Capital Markets and Grain Prices: Assessing the Storage Approach
This paper evaluates a well-known approach from the economic history literature that uses grain prices to shed light on interest rates. Although this method has been applied in influential work starting with McCloskey and Nash (1984) and has potentially wide applicability in situations where interest rates are not available, this paper provides the first analysis of how well the storage cost approach captures actual capital market performance on a number of different dimensions. Using matched data on bank interest rates and grain prices for early 19th century U.S. regions, we find that the storage cost approach is useful for quantifying the performance of capital markets. The storage cost approach captures well regional differences in market performance, also in comparison to interest rate figures derived from the prices of bills of exchange. The paper also assesses the storage cost approach’s robustness to measurement error, incomplete information, outliers, and other factors.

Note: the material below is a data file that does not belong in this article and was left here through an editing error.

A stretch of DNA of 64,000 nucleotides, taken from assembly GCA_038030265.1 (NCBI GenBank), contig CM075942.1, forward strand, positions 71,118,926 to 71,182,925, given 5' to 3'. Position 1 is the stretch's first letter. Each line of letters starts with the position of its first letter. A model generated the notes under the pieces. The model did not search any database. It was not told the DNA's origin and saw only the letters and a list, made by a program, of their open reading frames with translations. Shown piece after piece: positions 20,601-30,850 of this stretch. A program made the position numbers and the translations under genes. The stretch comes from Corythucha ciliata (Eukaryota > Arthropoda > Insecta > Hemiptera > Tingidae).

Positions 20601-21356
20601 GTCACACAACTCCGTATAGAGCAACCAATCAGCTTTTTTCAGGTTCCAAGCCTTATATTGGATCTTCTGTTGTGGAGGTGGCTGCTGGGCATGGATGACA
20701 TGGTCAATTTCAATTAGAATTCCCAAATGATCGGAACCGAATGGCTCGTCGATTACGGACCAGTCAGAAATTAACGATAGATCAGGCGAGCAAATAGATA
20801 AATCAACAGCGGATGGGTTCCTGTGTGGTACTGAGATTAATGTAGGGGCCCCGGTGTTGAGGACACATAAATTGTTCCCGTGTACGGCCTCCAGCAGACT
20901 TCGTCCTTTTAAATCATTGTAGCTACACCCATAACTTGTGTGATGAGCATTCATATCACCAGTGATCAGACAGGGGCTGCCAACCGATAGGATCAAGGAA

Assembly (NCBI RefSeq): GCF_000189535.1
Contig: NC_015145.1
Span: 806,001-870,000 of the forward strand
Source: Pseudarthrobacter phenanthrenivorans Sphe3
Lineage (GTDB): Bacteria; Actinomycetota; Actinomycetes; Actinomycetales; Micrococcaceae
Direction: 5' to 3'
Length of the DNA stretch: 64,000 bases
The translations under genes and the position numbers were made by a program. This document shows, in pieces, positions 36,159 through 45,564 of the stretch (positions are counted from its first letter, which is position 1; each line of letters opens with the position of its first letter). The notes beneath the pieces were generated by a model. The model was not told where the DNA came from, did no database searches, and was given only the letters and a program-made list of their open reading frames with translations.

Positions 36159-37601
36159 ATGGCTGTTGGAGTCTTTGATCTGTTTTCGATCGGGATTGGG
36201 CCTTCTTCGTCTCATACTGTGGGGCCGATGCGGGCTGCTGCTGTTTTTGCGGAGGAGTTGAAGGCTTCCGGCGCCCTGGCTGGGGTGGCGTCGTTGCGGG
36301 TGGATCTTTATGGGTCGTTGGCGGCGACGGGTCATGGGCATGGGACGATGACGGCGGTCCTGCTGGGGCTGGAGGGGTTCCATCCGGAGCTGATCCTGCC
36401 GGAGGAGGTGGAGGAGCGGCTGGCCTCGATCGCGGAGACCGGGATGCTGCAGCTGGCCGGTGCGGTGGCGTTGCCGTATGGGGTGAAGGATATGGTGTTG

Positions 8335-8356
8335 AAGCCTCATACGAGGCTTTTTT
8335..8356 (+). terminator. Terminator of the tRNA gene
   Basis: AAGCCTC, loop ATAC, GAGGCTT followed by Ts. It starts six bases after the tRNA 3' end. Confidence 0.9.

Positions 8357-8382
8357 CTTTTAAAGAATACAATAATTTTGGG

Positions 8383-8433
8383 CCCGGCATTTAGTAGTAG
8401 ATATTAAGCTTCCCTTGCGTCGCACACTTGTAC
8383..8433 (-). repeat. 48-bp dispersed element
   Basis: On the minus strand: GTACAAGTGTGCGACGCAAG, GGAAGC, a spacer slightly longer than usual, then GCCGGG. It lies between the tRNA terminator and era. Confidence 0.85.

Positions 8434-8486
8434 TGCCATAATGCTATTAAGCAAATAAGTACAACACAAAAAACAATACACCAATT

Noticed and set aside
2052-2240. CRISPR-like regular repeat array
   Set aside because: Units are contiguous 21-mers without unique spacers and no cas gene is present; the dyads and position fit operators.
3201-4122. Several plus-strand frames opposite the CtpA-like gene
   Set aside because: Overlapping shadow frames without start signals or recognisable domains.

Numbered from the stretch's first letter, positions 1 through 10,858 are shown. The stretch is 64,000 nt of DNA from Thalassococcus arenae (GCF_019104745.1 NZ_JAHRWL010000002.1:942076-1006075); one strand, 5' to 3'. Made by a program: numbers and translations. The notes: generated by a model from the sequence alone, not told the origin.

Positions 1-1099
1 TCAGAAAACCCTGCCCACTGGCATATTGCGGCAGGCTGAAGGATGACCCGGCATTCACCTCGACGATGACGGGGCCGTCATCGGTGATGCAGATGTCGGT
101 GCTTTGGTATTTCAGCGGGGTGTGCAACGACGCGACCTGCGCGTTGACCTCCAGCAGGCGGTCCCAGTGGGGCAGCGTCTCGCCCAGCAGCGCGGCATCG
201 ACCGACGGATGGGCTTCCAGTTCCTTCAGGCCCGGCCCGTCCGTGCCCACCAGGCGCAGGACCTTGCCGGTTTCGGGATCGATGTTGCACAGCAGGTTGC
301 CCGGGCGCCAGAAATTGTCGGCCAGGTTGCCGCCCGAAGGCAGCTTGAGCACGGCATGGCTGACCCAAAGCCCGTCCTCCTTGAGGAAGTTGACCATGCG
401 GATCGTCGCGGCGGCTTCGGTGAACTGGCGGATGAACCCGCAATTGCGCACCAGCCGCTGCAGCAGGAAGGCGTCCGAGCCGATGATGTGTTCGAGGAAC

We thank Stephen Broadberry, Howard Bodenhorn, Jan Luiten van Zanden, and participants at the CEPR Economic History Symposium 2018 for comments. Support by the National Science Foundation (SES grant #1124426) is gratefully acknowledged (Keller and Shiue). The views expressed herein are those of the authors and do not necessarily reflect the views of the National Bureau of Economic Research.
Wolfgang Keller & Carol H. Shiue & Xin Wang, 2020. "Capital markets and grain prices: assessing the storage cost approach," Cliometrica, vol 14(2), pages 367-396.